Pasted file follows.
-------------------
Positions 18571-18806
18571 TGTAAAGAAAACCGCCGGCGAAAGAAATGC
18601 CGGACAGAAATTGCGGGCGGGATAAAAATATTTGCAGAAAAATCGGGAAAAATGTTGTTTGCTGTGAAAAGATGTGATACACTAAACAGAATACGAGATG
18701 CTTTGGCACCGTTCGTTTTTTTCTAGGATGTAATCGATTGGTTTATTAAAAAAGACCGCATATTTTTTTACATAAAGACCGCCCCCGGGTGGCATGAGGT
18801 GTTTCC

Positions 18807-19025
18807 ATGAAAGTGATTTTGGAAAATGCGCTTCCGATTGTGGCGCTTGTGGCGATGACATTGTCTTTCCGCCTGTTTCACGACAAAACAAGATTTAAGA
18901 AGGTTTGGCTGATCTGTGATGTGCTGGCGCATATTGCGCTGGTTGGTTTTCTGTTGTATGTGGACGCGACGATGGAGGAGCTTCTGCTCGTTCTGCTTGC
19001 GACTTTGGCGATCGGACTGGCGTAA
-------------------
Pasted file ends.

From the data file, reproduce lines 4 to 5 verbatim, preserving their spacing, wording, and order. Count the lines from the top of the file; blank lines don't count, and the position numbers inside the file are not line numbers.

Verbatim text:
18701 CTTTGGCACCGTTCGTTTTTTTCTAGGATGTAATCGATTGGTTTATTAAAAAAGACCGCATATTTTTTTACATAAAGACCGCCCCCGGGTGGCATGAGGT
18801 GTTTCC